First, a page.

When lab-developed concepts cannot be moved from bench to bedside, this leads to reduced research output, reduced positive impact on patients, and wasted potential in the expertise of the biomedical research community.

Based on our survey results, the most successful strategy to enhancing successful collaborations is likely to be a multipronged approach, embedding opportunities to facilitate introductions within frameworks that integrate academic and healthcare systems. Such opportunities could include in-person opportunities to engage, as well as online platforms that allow clinicians and academics to easily search for each other. For the latter, careful planning is required to ensure details remain up-to-date for any opt-in system (the preference of our survey respondents, as opposed to an automated enrolment approach). Our own preliminary efforts in this area also highlighted how difficult it can be to give virtual access to platforms across different University and Trust systems; strong institutional support will be central to overcoming such digital infrastructure hurdles.

Efforts to address the other major barriers to academic–clinician collaboration – such as funding – may be equally thorny; indeed costs for even small pilot studies are often substantial. Furthermore, while our survey did not garner specifics of the funding concerns, anecdotally we hear from clinicians and clinician scientists that this is often related to needing to ‘buy time’ due to a lack of dedicated research hours. Here again, institutional support may be able to play a role in supporting managers and their teams to participate in research activities, perhaps through honorary contracts or other similar mechanisms.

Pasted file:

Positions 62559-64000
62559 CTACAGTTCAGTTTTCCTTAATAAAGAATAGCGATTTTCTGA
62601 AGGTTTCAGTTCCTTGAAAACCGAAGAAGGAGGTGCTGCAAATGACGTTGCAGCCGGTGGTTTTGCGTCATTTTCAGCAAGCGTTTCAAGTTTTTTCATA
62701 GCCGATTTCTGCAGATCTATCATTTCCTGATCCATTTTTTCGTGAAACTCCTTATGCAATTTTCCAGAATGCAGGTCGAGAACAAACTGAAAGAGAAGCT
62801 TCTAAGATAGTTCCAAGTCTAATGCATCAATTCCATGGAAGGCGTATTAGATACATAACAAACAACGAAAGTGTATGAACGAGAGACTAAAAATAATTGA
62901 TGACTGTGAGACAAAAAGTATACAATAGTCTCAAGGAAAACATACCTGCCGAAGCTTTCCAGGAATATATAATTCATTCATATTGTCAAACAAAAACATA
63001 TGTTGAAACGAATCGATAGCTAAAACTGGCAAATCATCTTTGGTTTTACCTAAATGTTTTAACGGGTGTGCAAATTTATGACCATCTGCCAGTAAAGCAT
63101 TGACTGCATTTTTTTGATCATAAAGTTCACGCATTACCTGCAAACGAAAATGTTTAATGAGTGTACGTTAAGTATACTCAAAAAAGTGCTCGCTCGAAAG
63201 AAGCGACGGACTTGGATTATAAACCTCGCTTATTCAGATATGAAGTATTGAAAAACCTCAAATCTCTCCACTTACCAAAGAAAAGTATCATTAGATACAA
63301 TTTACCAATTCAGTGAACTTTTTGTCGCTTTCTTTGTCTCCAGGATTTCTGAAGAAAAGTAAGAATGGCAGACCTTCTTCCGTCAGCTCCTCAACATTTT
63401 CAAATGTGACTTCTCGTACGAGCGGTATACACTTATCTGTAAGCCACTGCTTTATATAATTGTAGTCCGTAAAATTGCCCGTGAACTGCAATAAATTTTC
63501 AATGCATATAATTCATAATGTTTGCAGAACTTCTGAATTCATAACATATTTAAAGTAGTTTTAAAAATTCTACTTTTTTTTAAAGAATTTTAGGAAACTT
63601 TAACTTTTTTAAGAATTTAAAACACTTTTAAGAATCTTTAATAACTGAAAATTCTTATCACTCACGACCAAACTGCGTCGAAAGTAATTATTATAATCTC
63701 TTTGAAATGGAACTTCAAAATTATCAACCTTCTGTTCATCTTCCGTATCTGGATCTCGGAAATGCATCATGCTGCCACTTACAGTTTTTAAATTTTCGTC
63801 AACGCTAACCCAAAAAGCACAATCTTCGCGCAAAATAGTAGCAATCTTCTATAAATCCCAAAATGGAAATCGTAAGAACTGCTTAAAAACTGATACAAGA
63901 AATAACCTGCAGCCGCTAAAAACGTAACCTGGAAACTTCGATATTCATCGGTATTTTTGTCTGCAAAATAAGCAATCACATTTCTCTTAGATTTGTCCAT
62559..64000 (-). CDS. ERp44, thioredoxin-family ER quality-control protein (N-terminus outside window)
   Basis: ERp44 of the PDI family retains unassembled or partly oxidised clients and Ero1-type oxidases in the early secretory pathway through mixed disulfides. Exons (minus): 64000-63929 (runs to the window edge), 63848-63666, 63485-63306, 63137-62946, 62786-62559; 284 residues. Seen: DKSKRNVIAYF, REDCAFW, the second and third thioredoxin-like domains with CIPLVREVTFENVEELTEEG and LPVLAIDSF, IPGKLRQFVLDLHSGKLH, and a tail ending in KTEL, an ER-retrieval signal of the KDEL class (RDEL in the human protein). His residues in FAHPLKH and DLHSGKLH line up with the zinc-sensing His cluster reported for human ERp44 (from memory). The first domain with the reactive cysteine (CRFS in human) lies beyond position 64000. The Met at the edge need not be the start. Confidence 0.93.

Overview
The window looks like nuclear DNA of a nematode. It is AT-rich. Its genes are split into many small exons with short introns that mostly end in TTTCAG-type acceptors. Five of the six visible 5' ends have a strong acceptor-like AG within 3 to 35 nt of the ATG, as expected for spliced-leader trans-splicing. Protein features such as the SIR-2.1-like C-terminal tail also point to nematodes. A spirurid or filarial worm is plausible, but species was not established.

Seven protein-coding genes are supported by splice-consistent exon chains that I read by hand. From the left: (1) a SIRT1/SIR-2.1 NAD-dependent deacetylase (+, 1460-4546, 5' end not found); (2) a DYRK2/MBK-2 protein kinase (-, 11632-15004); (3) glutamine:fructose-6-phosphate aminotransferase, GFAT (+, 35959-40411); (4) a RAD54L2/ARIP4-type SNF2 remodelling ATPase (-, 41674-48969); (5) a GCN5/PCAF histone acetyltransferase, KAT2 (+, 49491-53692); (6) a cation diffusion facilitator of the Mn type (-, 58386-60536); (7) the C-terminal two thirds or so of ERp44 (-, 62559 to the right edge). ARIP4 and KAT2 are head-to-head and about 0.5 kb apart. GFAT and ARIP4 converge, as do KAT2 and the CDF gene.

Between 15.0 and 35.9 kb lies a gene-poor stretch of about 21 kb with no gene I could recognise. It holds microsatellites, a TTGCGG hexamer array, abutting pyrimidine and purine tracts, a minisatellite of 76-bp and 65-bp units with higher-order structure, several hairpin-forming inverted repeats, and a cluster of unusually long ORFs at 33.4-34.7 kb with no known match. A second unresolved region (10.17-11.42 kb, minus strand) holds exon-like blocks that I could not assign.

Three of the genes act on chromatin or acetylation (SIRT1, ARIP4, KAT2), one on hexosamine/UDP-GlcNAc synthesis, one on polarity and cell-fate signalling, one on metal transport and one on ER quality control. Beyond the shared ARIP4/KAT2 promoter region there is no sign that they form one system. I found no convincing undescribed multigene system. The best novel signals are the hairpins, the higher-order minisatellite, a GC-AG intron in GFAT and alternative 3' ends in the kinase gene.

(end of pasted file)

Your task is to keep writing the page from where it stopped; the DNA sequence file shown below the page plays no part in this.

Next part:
Our survey does not represent a formal academic study, but rather a more informal starting point for a discussion about facilitating collaborations in the biomedical research environment. This is critical to support translational research and also the career development of staff with diverse backgrounds. Other institutions may benefit from conducting such surveys to understand the extent of the problem in their area in order to design bespoke solutions.

Dr Carolyn Nielsen, Department of Biochemistry, University of Oxford
Dr Amy Cross, Nuffield Department of Surgical Sciences, University of Oxford
Dr Francesca Aroldi, Department of Oncology, University of Oxford
Dr Jasleen K Jolly, Nuffield Department of Clinical Neurosciences, University  of Oxford; Vision and Eye Research Institute, Anglia Ruskin University